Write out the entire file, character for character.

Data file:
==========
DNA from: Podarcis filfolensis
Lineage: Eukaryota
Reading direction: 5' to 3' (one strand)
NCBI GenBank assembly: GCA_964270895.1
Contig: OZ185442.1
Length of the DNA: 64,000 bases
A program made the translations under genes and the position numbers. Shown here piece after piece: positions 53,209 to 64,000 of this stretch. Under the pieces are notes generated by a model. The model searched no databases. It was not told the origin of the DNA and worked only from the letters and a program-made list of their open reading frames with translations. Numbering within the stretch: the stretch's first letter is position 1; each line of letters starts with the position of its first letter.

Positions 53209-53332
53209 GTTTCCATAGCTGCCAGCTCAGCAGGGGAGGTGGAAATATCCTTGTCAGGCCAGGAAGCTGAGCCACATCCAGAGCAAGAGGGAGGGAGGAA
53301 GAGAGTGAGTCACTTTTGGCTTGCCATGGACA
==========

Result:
DNA from: Podarcis filfolensis
Lineage: Eukaryota
Reading direction: 5' to 3' (one strand)
NCBI GenBank assembly: GCA_964270895.1
Contig: OZ185442.1
Length of the DNA: 64,000 bases
A program made the translations under genes and the position numbers. Shown here piece after piece: positions 53,209 to 64,000 of this stretch. Under the pieces are notes generated by a model. The model searched no databases. It was not told the origin of the DNA and worked only from the letters and a program-made list of their open reading frames with translations. Numbering within the stretch: the stretch's first letter is position 1; each line of letters starts with the position of its first letter.

Positions 53209-53332
53209 GTTTCCATAGCTGCCAGCTCAGCAGGGGAGGTGGAAATATCCTTGTCAGGCCAGGAAGCTGAGCCACATCCAGAGCAAGAGGGAGGGAGGAA
53301 GAGAGTGAGTCACTTTTGGCTTGCCATGGACA